Æthelmearc LoI dated 2016-11-30

Greetings unto the Æthelmearc College of Heralds and any visitors from other kingdoms. This is Internal Letter of Intent Æ 186, presented with apologies for delays.

1: Anna Listakona - New Name

Submitter desires a feminine name.
Meaning (Ann the craftswoman) most important.

Herald of Record: Elsbeth Wulffeld

Anna is found in the SMP, s.n. Anna, dating this form from 1260.

Listakona is a construction from the documented lista-maðr, in Cleasby and Vigfusson s.v. list p. 390 (http://lexicon.ff.cuni.cz/html/oi_cleasbyvigfusson/b0390.html) and kona p. 350 (http://lexicon.ff.cuni.cz/html/oi_cleasbyvigfusson/b0350.html).

ffride wlffsdotter added, in commentary: There might be a later precedent, but from the February 2006 LoAR sn. Solveig sauðamaðr.

"While maðr is sometimes found in compounds with the generic meaning of "humankind", in constructions such as this, it is specifically used to denote a person of the masculine gender. Descriptive names using maðr are not found in feminine names; instead the word kona "woman" is used as part of the compound."


So <listakona> should be fine.

Scandinavian naming patterns all permit <given> + <byname> without further documentation per SENA Appendix A.

2: Charlotte Stark - New Name & New Device

Argent, a magpie displayed head to sinister proper and in chief a goutte de larmes within a bordure sable platy

No major changes.
Sound (none given) most important.
Meaning (none given) most important.

Herald: Cyrus Augur

Charlotte is a feminine Middle French name found 7 times between 1562-1570 per the Dictionary of Medieval Names from European Sources (S.L. Uckelman. "Carla". In S.L. Uckelman, ed. The Dictionary of Medieval Names from European Sources, Edition 2016, no. 2. http://dmnes.org/2016/2/name/Carla).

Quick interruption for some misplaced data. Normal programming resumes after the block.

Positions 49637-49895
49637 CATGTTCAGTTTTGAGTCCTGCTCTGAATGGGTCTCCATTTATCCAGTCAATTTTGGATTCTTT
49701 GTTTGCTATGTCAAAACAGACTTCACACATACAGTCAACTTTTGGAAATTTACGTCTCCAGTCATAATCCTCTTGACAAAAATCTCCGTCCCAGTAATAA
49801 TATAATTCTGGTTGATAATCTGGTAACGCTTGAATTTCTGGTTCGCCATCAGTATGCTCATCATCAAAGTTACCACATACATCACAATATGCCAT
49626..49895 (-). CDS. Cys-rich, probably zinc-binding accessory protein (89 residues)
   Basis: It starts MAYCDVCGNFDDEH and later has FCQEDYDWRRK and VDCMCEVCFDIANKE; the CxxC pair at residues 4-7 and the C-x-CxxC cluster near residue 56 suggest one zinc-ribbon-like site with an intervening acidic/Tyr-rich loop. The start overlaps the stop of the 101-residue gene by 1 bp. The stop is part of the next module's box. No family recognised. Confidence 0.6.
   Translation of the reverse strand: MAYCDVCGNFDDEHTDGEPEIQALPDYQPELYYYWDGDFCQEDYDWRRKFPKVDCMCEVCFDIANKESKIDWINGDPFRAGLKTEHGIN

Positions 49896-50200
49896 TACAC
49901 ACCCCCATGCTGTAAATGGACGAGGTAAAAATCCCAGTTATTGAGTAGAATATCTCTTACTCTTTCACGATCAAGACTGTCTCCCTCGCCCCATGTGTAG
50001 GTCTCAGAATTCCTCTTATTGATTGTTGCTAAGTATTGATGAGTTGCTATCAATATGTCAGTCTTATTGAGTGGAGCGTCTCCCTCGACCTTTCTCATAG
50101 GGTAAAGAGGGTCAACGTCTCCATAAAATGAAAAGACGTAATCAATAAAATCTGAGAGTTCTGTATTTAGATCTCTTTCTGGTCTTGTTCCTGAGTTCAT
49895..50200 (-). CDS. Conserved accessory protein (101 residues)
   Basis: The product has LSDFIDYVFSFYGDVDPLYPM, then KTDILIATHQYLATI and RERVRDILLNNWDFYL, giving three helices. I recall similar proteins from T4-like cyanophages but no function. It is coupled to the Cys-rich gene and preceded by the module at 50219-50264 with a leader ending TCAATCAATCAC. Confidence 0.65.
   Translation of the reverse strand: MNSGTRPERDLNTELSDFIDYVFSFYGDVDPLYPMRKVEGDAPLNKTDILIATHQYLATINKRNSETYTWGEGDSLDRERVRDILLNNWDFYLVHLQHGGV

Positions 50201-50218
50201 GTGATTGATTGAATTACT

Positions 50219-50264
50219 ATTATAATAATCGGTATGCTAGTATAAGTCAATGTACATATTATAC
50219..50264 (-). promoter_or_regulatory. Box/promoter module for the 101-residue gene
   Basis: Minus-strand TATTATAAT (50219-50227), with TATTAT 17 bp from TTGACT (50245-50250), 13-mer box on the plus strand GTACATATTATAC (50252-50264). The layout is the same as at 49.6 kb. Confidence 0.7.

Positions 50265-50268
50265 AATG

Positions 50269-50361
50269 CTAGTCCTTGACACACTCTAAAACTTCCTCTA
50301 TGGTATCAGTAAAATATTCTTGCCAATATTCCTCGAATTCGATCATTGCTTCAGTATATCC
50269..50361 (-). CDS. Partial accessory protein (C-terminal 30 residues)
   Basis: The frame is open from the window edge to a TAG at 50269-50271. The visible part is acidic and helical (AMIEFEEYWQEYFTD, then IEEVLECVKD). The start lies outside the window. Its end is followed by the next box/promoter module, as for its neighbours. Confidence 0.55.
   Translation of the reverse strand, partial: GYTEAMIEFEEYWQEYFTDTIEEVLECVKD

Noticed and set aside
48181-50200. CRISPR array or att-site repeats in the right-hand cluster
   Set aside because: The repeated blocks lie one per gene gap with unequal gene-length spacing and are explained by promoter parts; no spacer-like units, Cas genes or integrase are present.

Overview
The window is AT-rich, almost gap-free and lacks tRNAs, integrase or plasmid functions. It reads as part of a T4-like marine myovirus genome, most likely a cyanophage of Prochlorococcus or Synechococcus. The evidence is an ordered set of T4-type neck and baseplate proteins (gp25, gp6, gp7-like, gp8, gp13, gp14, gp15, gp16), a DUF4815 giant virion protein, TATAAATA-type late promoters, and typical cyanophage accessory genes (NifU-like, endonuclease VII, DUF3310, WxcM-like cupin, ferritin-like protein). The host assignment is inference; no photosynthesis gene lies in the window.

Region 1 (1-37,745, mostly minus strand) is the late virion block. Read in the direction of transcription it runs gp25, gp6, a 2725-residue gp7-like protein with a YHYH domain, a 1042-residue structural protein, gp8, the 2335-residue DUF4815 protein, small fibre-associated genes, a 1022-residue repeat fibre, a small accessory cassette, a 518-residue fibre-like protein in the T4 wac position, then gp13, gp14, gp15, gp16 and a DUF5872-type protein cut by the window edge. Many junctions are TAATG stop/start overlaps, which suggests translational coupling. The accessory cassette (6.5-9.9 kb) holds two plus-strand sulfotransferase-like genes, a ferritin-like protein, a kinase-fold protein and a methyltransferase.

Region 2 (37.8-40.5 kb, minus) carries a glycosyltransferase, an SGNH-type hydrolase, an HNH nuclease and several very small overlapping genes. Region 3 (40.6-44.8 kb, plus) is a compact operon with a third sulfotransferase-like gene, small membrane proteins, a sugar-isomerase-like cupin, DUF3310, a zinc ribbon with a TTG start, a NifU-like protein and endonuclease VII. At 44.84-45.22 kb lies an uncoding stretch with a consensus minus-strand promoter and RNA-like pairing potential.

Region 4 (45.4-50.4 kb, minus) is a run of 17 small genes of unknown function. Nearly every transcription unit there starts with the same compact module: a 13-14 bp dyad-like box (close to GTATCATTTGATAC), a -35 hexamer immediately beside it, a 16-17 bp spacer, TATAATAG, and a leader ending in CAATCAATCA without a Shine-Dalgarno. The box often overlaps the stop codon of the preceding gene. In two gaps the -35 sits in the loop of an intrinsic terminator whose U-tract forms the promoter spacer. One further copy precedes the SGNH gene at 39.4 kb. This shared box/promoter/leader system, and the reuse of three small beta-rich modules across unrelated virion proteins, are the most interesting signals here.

Stark is found as an English byname in Reaney and Wilson's A Dictionary of English Names, s.n. Stark, in 1222 and 1314.

1562-1314 < 300. We can therefore combine French and English per SENA Appendix C.

ffride wlffsdotter adds, from commentary:

Moving name elements closer (not that it's needed, but because it's possible):

<Charlotte Harretes> female, married 1568, Claverley, Shropshire, England. Batch no. M00849-1


<John Stark> christened 1568, Pettistree, Suffolk, England. Batch no. C09885-1


The <given> + <byname> pattern is common in both English and French per SENA Appendix A.


Herald: Cyrus Augur

We have one SFPP for the raven displayed.

Gratitude to Sólveig Þróndardóttir for the current blazon.

3: Charlotte Stark - New Badge

OSCAR is unable to find the name, either registered or submitted.

(Fieldless) In saltire a feather argent and a feather sable

Herald: Cyrus Augur

Redrawn with permission by Elen Woderose. Original emblazon crops are below. This badge was redrawn owing to concern as to whether the feathers were too naturalistic and too dissimilar. We hope the redrawn art addresses these concerns.

The above submission has images. To view them, see the URLs below:
#1 https://oscar.sca.org/showimage.php?I=1556/2016-11-28/06-51-38_Charlotte_Stark_badge_bw_crop.jpg